Gouche-on-paper animated video
03:15 min., color, sound
Courtesy of Allison Schulnik and P•P•O•W, New York
Allison Schulnik’s art mixes, melds, and morphs her fanciful, evocative creations across multiple disciplines. Her body of work involves various forms of expression—primarily animation, painting, and sculpture. Accordingly, when asked how one skill set transfers to another, Schulnik responded, “It’s all really the same to me. I approach it all the same way. Animation just takes a lot longer. It directly influences the painting and sculpture, and vice versa. It’s like a big incestuous blob of art.”
Although the phrase “big incestuous blob” seems derisive, it is nonetheless an apt description, and recalls Schulnik’s impossibly thick, gooey impasto paintings that she spontaneously builds up to sculptural forms. The subjects of her paintings—floral still lifes, hobos, clowns, or seemingly stray and wild animals (cats, foxes, bears, and monkeys)—often become three-dimensional in her textured ceramic sculptures, many of which are made haunting with vacant, hollowed-out eye sockets. These characters come to life in Schulnik’s stop-motion, Claymation videos, such as Mound (2011), a dreamlike “celebration of the moving painting” with puppets of fantastical forms. Pale-colored ghosts, gnomes, and goblins sway, pace, and squirm to the lamentful dirge “It’s Raining Today” by Noel Scott Engel. The figures continually morph. Many mutate from within, while some merge with other creatures to form a mound of writhing faces and limbs.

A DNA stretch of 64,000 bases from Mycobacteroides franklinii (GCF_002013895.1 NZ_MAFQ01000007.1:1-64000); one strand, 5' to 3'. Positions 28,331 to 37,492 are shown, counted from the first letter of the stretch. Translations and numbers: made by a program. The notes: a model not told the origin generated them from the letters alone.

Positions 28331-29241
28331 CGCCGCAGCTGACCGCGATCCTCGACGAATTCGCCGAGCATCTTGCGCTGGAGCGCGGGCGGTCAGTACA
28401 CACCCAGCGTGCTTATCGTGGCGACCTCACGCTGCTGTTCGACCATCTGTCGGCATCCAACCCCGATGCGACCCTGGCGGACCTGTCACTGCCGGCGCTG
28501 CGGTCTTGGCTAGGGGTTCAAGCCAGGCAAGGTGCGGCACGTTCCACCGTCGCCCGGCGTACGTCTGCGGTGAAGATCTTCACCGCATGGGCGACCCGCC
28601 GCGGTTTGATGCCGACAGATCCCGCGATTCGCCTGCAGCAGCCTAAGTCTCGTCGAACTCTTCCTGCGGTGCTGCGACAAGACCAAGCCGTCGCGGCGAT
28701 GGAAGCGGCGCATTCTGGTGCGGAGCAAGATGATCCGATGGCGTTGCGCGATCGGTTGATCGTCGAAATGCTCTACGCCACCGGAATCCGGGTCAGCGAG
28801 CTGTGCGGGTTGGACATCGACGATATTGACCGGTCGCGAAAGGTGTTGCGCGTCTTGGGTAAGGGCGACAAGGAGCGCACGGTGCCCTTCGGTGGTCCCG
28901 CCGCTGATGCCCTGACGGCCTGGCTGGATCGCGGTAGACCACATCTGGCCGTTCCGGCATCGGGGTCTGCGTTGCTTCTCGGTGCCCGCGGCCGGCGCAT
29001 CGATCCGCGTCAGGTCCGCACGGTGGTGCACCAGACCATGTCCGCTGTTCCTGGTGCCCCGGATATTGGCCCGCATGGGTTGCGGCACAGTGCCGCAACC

Music, motion, and mutation also figure prominently in Schulnik’s 2019 stop-motion video Moth. Inspired by a moth hitting the window of her studio and made over the course of fourteen months during her pregnancy, the video combines hundreds of hand-painted gouache-on-paper slides to depict a moth’s mutation into numerous forms described as “wandering through the primal emotions of birth, motherhood, body, nature, metamorphosis, and dance.” Composer Erik Satie’s melancholic Gnossienne No. 1, performed by Nedelle Torrisi, accompanies a series of frames in which the moth flaps its transmuting wings and develops into fleeting but wondrous moments of the moth’s evolution. It flies through the sky touching down to feed on a flower before metamorphosing into a cocooned larva, egg, masked woman, bird, serpent, caterpillar, bat, and even a galloping winged horse. The video closes with the final form of a pulsing elliptical shape reminiscent of a vulva, rounding out Schulnick’s extraordinary distillation of the cycle of life with the grace and alacrity of a moth’s fluttering wings. –Kanitra Fletcher